Winter can be a testing time for even the most resilient of gardens. From morning frosts to torrential rains and everything in between, the chilly season brings a whole host of garden woes that even the finest green thumb can find hard to tackle.

Common complaints in winter are slow growth and cold-weakened plants, even in the warmer parts of Australia. Matt Leacy is the co-founder and creative director of Landart Landscapes, and has more than 20 years’ experience in design, construction and maintenance services across landscaping and pool installation. A qualified structural landscaper, designer and horticulturalist, Matt has some expert advice on seeing your garden through winter with as few problems as possible.

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Weed and tidy 

The first key step is to remove weeds and tidy up garden beds. Weeds are your worst enemy, as they fight with plants for water and nutrition in the soil, leaving them more susceptible to diseases and insects.

 It’s also important to dispose of wilted plants and pull out any weeds right from their roots. If weeds are flowering or are going to seed, make sure you put them in a garbage bin rather than your compost bin or vegetation recycle bin to prevent them growing and spreading further.

And if you haven’t gotten out in the garden much since autumn, you’ll need to make sure you remove fallen leaves and branches to avoid smothering any plants. At the very least, pull the leftover leaves away from the stem/trunk of the plant.

Mulch

it’s important to properly insulate your garden beds during the cold months by mulching. It will not only help the soil to retain warmth, but it’ll also trap in moisture, suppress weed-growth and deliver nutrients to the roots of plants, bulbs, trees and shrubs. Depending on weather conditions during the cooler months, mulching can reduce the need for watering by up to 60 per cent. I always recommend spreading a thick layer of organic mulch across all garden beds. In general, 75mm-100mm deep will do the job.

Fertilise and compost

Inject veggie gardens with lots of rich manure and compost to prepare it for planting in spring. Just before spring you should fertilise the entire garden - including the lawn! Water it in well so it’s ready to feed the garden when everything starts growing again in spring.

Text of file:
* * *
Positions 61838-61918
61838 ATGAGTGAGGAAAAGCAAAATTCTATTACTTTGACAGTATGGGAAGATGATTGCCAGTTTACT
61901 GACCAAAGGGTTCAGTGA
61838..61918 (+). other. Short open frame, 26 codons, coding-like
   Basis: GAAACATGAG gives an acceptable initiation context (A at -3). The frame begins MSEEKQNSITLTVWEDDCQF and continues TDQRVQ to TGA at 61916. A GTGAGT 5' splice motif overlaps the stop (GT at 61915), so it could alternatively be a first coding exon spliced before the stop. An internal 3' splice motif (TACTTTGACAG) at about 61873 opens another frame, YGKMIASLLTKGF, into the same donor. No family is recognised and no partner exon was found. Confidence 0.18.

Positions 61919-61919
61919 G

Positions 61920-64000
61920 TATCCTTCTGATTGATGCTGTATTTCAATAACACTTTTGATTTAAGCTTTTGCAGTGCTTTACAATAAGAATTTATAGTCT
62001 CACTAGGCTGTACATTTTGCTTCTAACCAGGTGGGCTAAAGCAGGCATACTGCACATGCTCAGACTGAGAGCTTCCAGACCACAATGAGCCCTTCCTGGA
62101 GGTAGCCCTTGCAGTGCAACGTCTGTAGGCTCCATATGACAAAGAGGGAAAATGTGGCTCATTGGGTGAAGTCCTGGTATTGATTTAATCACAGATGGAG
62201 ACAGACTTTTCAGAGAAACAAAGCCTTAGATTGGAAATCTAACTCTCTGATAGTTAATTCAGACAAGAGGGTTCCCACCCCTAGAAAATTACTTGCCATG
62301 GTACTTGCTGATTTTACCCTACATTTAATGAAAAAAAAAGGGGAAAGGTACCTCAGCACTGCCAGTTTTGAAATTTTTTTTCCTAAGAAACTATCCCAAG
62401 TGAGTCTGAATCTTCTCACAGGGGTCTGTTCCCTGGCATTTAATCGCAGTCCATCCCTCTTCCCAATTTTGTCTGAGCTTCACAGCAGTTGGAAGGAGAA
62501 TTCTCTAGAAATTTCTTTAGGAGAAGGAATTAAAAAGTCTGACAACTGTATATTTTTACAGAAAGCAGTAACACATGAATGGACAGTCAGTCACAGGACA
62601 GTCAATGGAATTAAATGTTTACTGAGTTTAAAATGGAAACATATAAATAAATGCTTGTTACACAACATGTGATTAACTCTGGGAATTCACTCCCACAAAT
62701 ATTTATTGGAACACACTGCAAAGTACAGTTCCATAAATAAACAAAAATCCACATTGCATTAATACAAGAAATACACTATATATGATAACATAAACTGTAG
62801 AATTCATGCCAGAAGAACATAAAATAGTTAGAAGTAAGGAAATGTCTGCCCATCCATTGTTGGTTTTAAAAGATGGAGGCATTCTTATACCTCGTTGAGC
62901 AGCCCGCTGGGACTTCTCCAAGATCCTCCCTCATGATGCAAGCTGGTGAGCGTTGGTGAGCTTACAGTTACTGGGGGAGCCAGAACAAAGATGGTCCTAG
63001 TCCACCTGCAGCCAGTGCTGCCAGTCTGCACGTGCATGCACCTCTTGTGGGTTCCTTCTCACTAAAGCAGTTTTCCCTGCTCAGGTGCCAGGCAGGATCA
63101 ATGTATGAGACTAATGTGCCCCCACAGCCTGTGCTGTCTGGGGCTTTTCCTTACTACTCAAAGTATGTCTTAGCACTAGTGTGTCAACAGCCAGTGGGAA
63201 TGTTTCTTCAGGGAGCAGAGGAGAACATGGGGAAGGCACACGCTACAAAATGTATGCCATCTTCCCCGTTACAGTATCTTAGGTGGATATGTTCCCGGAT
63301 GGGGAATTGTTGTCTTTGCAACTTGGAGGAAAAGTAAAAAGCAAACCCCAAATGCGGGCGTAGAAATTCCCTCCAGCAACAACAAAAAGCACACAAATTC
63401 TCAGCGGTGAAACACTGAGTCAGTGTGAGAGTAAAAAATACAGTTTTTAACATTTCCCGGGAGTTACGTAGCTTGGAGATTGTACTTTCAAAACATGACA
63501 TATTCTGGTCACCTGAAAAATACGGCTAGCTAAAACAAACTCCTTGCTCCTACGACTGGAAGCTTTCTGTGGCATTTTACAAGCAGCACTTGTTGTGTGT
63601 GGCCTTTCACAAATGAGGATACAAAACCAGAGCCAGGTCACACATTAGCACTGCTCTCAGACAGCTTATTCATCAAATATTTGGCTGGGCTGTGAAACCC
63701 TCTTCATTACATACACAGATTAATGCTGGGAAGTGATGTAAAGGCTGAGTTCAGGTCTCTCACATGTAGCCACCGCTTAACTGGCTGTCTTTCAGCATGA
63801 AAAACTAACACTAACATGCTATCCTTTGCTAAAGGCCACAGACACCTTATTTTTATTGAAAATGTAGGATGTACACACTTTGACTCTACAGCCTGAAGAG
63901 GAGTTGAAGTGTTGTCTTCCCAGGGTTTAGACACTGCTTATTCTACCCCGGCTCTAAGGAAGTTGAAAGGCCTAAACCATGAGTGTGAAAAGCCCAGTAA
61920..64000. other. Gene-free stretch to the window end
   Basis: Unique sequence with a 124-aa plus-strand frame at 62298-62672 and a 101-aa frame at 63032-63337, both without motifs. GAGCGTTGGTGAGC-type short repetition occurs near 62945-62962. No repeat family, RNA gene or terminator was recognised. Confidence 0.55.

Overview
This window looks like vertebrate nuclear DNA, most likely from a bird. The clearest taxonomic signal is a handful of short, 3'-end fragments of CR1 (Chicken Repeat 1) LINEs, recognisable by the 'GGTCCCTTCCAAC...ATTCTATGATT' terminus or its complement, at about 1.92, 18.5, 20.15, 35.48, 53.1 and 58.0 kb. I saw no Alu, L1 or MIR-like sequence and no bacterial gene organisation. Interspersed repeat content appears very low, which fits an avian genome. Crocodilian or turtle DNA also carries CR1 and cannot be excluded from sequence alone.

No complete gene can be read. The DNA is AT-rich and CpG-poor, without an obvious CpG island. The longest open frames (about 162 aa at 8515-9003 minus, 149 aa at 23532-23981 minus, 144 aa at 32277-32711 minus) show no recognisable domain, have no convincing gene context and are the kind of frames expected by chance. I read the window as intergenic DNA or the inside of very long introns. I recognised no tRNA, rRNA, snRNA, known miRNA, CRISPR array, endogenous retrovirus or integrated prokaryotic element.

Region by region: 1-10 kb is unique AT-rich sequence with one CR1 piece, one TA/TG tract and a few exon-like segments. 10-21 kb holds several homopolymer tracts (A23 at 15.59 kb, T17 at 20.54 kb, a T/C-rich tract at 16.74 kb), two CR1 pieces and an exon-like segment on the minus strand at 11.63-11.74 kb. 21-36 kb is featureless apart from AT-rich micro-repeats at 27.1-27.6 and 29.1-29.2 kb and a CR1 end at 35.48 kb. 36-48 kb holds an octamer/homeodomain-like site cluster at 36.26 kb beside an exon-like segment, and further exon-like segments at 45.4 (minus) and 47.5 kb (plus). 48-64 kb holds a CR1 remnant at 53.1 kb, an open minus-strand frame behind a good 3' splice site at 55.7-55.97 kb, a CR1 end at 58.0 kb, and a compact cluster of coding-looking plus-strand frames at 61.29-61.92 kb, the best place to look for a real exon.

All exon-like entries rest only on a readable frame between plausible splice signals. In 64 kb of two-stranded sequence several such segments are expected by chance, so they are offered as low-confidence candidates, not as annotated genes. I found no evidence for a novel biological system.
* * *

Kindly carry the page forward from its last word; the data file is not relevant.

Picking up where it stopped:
Follow the application instructions as to the ratio you should be adding. If you add too much fertilizer you can end up burning the roots of the plants and cause more damage than good.

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Check the PH levels of your soil

Keep in mind that fertilising garden beds will change the pH levels in the soil overtime, making them more acidic. It’s therefore often worthwhile checking the pH levels with a test kit every other season.

If the soil does become acidic, add some dolomite lime as this will assist in getting the pH towards a neutral reading.

Winter plantings

Winter is not the time to become short-sighted when it comes to your garden beds. It’s not all about maintenance, you can still grow and enhance the garden as the temperatures drop.

There are a variety of beautiful plants that can be added to garden beds now that will flower well and keep their colour throughout winter. Viburnums, Salvias, Plectranthus, dipladenias, Bird of Paradise, lavenders, Raphiolepis and Daphnes are all great options.

Winter is also the time to introduce plantings that will flower in time for spring – for example, gardenias, jasmine and fast-growing plants like Dichondra, convolvulus and Euphorbia ‘Diamond frost’. By planning for spring now, your garden beds will look lush and vibrant come spring.

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